Shingles (Herpes Zoster)

– An acute, central nervous system infection involving the dorsal root ganglia that is characterized by vesicular eruption and neuralgic pain in various areas of the skin.

Causes and Incidence

Shingles is caused by the varicella-zoster virus, the same virus that causes chicken pox. It is theorized that the virus lies dormant in the dorsal root ganglia after a chicken pox outbreak and is reactivated by local trauma, acute illness, emotional stress, systemic disease (particularly Hodgkin’s disease), immune system compromise, or immunosuppressive therapy. About 3% of the U.S. population has shingles. Individuals over 50 years of age and people who are HIV positive are more likely to develop the disease.

Disease Process

The reactivated virus travels from the dorsal root ganglia down the sensory nerve and inflames and infects the skin of the affected ganglion.


Chills, fever, malaise, gastrointestinal upset 3 to 4 days before eruption

Eruptive phase
Crops of vesicles on an erythematous base appear on the skin above the affected dermatome with hyperesthesia, severe pain, burning, and itching; after day 5 the lesions dry out and crust over and may scar as they heal

Postherpetic phase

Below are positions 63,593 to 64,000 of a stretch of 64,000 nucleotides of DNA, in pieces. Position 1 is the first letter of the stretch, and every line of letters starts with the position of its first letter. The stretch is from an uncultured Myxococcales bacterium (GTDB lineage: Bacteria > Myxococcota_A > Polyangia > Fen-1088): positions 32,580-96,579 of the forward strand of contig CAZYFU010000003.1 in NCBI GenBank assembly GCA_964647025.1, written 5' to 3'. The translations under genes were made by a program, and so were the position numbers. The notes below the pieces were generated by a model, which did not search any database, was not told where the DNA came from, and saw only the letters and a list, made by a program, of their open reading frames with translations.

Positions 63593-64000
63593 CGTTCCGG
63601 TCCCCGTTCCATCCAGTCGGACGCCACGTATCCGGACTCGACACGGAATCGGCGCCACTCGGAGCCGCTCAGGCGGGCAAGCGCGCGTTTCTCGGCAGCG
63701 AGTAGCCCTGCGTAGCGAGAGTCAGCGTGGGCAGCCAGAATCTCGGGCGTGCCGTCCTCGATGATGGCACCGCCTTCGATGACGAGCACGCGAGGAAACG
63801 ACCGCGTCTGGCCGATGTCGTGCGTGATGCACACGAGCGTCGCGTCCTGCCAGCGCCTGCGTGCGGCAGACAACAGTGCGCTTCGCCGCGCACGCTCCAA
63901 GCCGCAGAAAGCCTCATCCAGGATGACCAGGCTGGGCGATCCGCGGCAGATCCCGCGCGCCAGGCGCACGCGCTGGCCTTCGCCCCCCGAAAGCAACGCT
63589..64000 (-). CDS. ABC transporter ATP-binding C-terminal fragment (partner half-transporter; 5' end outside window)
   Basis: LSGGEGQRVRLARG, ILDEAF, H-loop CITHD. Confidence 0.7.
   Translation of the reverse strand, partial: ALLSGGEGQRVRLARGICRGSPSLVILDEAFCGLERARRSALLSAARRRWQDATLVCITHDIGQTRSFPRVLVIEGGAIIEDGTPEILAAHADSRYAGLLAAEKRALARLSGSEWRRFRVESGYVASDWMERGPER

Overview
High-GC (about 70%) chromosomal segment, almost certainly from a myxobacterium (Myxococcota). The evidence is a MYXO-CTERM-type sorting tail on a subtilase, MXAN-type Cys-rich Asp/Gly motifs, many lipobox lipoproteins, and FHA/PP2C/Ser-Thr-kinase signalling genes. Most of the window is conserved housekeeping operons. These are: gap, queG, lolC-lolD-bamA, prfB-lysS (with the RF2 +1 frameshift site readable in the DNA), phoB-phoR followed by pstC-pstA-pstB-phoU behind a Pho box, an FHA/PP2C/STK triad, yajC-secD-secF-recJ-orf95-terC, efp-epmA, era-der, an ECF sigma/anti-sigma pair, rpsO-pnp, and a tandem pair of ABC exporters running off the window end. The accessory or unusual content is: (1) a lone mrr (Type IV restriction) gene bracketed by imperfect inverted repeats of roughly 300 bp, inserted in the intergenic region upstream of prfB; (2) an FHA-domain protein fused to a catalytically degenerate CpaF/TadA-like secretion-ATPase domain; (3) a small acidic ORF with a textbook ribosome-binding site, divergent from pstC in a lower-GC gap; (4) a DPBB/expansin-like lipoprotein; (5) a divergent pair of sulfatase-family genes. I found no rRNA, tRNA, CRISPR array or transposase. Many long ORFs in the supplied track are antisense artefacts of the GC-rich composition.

Neuralgia that may persist for months or years

Potential Complications

Herpes zoster ophthalmicus may result in vision loss. A generalized outbreak of shingles may lead to acute urinary retention and unilateral paralysis of the diaphragm. In rare cases shingles may be complicated by central nervous system infection, muscle atrophy, transient paralysis, and ascending myelitis.

Diagnostic Tests

Physical examination
Characteristic lesions

Cytologic smear
Direct identification of multinucleated cells

Varicella virus in vesicular fluid



Analgesics for pain; antipruritics for itching; antiviral agents for immunocompromised individuals and the elderly during eruptive phase to accelerate healing and reduce neuralgia; tranquilizers for severe neuralgia.

Wet compresses on lesions; avoidance of scratching and spread to other body regions; cryotherapy or transcutaneous electrical nerve stimulation for neuralgia.